We know that we need sleep to survive, but scientists still have a lot to learn about why. It is evident that quality rest allows us to function our best mentally, and feel our best physically. Now, studies show it also makes a difference on a cellular level too.
In recent times, strong links have been made between sleep, immune function, and inflammation. These systems share a common regulator, our circadian rhythms or "body clock." It is now known that inflammation in the body manifests in some of the most common diseases society faces today as well as premature ageing (yikes!). It has also been shown that our systems are more connected than we think. Poor sleep could be contributing to our lack lustre skin, or that pesky cold that we can't kick. Our biorhythms thrive on constancy. When these are out of sync due to bad sleep habits, we can increase inflammation, amplify our stress and anxiety, and even throw off our gut biome!
How We Are Sabotaging Our Sleep
So we know we need a good nights rest for a healthy mind, body and soul, but did you know our daily habits could be wreaking havoc on our slumber? Things such as eating too close to bed time, working out too late at night, or too much caffeine later in the day are commonly considered bad “sleep hygiene,” but did you know we should also avoid all stimulating activities too close to bedtime? Things such as watching TV or movies, texting, being on social media, or answering emails. These activities keep your brain alert and active, and do not allow it to start quieting down and preparing for rest. Not to mention that the blue light from screens suppresses the production of our sleep hormone, melatonin.
Not only is it what we do before, but what we do in bed or where we sleep altogether that could be preventing those illusive Z’s. Sleep therapists say that the bed should be reserved for sleep and intimacy only. That way, we train our brain that when we hit the sheets, it's lights out. Falling asleep anywhere but your bed (AKA the couch) can also have a negative impact. It can inhibit quality sleep - meaning more frequent wake-ups, and can even lead to disturbing dreams if the TV is still on in the background! Add all this together and it's no wonder we're struggling through school drop offs and morning meetings even with our large extra shot soy lattes.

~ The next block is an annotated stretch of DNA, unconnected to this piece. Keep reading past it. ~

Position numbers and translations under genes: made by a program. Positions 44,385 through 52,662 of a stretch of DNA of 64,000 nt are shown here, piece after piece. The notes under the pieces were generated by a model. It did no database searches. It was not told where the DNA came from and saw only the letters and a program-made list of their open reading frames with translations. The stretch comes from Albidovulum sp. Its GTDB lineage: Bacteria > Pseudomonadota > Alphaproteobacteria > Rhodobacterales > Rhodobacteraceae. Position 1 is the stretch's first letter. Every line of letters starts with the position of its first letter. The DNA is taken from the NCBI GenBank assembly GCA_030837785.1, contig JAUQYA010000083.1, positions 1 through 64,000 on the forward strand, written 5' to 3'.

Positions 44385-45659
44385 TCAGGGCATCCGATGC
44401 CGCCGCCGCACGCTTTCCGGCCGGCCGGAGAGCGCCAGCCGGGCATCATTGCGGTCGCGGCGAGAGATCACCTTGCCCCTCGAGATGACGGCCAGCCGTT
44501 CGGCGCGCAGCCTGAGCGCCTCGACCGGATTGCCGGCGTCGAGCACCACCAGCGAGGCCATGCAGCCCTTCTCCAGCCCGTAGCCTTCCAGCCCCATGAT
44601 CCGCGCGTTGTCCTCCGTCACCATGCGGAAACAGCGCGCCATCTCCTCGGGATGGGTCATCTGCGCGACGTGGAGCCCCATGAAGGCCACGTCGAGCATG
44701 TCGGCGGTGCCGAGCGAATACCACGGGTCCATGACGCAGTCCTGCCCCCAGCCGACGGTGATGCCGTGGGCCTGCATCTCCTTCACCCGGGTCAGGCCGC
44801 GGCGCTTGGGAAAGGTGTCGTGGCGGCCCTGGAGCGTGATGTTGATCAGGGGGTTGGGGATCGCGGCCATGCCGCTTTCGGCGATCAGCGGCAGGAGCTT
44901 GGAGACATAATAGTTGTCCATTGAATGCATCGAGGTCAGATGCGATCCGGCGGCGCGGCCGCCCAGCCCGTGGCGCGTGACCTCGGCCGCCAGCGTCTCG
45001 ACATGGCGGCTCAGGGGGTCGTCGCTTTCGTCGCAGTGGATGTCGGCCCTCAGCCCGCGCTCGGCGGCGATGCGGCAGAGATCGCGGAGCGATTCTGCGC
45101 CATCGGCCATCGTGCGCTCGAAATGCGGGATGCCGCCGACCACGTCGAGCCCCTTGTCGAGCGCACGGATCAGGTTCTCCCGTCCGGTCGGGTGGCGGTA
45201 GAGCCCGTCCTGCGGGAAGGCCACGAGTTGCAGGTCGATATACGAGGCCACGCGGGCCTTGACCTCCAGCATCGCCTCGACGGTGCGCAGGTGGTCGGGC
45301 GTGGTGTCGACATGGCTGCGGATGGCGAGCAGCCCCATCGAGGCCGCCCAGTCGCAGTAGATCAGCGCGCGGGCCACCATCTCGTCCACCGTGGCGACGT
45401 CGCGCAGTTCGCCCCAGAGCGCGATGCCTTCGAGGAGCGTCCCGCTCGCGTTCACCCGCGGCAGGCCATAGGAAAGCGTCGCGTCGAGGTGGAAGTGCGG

How To Improve Our Sleep Quality
Now we know what we are doing to prevent a quality sleep, how can we improve our rest?
Consistency is key! Studies show one of the main pillars of good sleep hygiene is a relaxing bedtime routine. Winding down with a cup of tea (herbal of course!) and a good book, or doing some light stretching is an excellent way to start preparing for rest. Meditation for some also proves to be extremely beneficial at slowing down the heart rate and breathing, relaxing the body and clearing the mind. Our favourite routine is lighting a beautiful candle, (we love Bohème for bedtime) and performing a facial massage with our rose quartz roller. Lastly, there is a strong correlation between your sleep environment and the quality of rest. Make sure your bedroom is calming and comfortable and limits artificial light. A sleep mask can be helpful for blocking artificial light and encouraging melatonin production, thus enabling a deeper more restful sleep. See our ultimate luxury sleep masks here.
Making minor lifestyle changes to improve sleep now can have immeasurable positive affects on our health and well-being in the future. Not only will it reduce the risk of common diseases, but will also enhance our mental and physical function, and over all glow - after all, they don't call it beauty sleep for nothing! There's nothing to lose but sleep!
Sweet Dreams xx